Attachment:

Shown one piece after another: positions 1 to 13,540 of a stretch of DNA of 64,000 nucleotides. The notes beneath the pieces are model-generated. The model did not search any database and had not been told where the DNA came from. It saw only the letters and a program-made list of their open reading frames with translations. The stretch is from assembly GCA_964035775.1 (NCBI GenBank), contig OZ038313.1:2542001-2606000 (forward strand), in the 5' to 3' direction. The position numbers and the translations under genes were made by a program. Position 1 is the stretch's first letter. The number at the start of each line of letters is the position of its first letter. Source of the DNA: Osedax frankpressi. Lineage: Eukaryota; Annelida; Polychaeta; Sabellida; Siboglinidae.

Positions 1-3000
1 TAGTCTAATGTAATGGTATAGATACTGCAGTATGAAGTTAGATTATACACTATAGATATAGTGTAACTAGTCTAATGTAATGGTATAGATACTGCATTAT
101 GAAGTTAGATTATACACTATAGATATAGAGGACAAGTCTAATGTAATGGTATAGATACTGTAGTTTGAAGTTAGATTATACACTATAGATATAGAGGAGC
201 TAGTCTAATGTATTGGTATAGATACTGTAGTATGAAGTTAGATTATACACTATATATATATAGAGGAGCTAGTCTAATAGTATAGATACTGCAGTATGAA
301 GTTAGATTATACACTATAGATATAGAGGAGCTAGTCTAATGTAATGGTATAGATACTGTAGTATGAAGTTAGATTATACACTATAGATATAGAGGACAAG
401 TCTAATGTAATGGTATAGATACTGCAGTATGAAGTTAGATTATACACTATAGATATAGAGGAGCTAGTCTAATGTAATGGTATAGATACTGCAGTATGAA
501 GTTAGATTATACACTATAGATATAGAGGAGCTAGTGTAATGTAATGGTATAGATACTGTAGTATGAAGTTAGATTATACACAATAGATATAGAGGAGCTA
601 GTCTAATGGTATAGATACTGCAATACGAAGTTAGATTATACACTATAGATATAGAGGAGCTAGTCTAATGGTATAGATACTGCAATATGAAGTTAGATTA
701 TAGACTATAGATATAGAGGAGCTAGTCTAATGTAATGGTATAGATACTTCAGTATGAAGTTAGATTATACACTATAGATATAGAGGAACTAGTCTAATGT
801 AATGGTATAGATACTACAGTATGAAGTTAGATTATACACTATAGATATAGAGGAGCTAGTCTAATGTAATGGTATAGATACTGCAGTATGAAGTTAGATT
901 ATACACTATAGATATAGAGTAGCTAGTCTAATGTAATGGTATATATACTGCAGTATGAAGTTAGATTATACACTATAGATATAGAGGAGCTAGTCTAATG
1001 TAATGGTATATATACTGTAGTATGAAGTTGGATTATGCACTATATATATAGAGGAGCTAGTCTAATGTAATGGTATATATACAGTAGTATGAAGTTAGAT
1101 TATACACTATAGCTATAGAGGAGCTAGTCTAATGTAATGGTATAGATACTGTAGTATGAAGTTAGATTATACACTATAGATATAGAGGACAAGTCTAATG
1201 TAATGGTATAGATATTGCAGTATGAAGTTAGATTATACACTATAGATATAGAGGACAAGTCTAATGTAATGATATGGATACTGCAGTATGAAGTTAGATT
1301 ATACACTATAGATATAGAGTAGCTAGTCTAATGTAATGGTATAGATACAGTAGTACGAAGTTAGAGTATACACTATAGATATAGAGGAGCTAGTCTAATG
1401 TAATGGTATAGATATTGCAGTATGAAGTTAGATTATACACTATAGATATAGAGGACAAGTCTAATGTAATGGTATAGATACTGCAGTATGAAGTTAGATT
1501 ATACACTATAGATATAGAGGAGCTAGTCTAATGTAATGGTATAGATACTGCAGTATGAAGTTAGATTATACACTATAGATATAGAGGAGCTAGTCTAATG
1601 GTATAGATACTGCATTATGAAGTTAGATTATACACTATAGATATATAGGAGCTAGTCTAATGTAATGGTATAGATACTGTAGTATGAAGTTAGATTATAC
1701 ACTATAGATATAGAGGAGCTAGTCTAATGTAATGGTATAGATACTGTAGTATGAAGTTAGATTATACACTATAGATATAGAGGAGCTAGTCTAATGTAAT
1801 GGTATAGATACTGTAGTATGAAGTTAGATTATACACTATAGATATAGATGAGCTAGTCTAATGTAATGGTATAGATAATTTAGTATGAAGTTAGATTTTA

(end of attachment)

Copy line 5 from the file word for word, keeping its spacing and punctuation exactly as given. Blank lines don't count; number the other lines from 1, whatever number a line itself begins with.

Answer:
201 TAGTCTAATGTATTGGTATAGATACTGTAGTATGAAGTTAGATTATACACTATATATATATAGAGGAGCTAGTCTAATAGTATAGATACTGCAGTATGAA